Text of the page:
Clinical outcome prediction from analysis of microelectrode recordings using deep learning in subthalamic deep brain stimulation for Parkinson‘s disease

Kwang Hyon Park, Sukkyu Sun, Yong Hoon Lim, Hye Ran Park, Jae Meen Lee, Kawngwoo Park, Beomseok Jeon, Hee Pyoung Park, Hee Chan Kim, Sun Ha Paek

Research output: Contribution to journalArticlepeer-review

Abstract

Background Deep brain stimulation (DBS) of the subthalamic nucleus (STN) is an effective treatment for improving the motor symptoms of advanced Parkinson’s disease (PD). Accurate positioning of the stimulation electrodes is necessary for better clinical outcomes. Objective We applied deep learning techniques to microelectrode recording (MER) signals to better predict motor function improvement, represented by the UPDRS part III scores, after bilateral STN DBS in patients with advanced PD. If we find the optimal stimulation point with MER by deep learning, we can improve the clinical outcome of STN DBS even under restrictions such as general anesthesia or non-cooperation of the patients. Methods In total, 696 4-second left-side MER segments from 34 patients with advanced PD who underwent bilateral STN DBS surgery under general anesthesia were included. We transformed the original signal into three wavelets of 1–50 Hz, 50–500 Hz, and 500–5,000 Hz. The wavelet-transformed MER was used for input data of the deep learning. The patients were divided into two groups, good response and moderate response groups, according to DBS on to off ratio of UPDRS part III score for the off-medication state, 6 months postoperatively. The ratio were used for output data in deep learning. The Visual Geometry Group (VGG)-16 model with a multitask learning algorithm was used to estimate the bilateral effect of DBS. Different ratios of the loss function in the task-specific layer were applied considering that DBS affects both sides differently. Results When we divided the MER signals according to the frequency, the maximal accuracy was higher in the 50–500 Hz group than in the 1–50 Hz and 500–5,000 Hz groups. In addition, when the multitask learning method was applied, the stability of the model was improved in comparison with single task learning. The maximal accuracy (80.21%) occurred when the right-to-left loss ratio was 5:1 or 6:1. The area under the curve (AUC) was 0.88 in the receiver operating characteristic (ROC) curve. Conclusion Clinical improvements in PD patients who underwent bilateral STN DBS could be predicted based on a multitask deep learning-based MER analysis.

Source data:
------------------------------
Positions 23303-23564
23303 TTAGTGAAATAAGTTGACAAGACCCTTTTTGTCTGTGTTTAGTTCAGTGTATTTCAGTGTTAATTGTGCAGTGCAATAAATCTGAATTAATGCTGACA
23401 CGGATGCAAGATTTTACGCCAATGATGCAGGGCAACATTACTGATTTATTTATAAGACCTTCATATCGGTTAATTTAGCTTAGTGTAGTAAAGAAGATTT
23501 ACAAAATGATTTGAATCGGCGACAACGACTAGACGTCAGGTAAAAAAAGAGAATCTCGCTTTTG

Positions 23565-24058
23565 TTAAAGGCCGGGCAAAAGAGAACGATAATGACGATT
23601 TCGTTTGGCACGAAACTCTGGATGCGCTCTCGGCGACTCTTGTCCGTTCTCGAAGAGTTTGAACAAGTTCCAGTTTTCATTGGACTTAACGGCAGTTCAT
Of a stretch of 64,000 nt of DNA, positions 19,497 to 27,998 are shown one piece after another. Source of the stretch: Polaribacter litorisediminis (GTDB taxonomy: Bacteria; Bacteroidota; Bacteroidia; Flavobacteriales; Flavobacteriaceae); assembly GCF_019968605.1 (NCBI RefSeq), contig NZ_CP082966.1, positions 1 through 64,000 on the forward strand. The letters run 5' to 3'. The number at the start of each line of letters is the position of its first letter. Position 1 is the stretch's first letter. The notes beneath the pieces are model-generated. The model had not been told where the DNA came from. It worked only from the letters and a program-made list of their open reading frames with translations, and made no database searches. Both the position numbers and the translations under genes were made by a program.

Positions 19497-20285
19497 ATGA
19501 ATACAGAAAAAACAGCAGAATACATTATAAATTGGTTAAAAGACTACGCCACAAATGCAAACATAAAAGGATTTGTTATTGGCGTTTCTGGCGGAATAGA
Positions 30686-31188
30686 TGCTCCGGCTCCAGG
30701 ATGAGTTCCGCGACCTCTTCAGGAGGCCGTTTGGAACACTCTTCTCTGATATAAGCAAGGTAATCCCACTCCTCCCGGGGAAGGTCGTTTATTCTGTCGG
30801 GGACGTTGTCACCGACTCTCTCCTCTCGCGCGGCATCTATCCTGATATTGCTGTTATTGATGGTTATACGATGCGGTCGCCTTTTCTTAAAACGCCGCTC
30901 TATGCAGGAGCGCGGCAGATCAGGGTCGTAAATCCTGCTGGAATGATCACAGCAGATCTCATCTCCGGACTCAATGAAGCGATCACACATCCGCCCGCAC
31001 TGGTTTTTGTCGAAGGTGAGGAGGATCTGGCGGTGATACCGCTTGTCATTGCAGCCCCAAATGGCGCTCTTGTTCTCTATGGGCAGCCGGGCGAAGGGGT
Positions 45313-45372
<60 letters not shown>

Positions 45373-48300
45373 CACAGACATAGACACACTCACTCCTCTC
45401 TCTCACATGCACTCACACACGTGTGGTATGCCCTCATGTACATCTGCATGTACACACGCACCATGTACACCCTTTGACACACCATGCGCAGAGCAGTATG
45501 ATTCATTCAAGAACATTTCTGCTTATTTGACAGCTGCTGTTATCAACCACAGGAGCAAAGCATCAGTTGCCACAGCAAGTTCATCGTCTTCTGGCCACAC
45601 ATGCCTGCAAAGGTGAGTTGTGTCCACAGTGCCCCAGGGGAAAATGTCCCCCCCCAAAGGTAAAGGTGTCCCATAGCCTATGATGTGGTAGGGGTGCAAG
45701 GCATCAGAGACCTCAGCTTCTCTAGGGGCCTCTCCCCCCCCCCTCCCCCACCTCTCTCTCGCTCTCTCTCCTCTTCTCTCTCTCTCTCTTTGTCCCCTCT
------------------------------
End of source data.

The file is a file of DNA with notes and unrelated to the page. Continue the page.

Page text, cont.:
Original languageEnglish
Article numbere0244133
JournalPLoS ONE
Volume16
Issue number1 January
DOIs
StatePublished - Jan 2021

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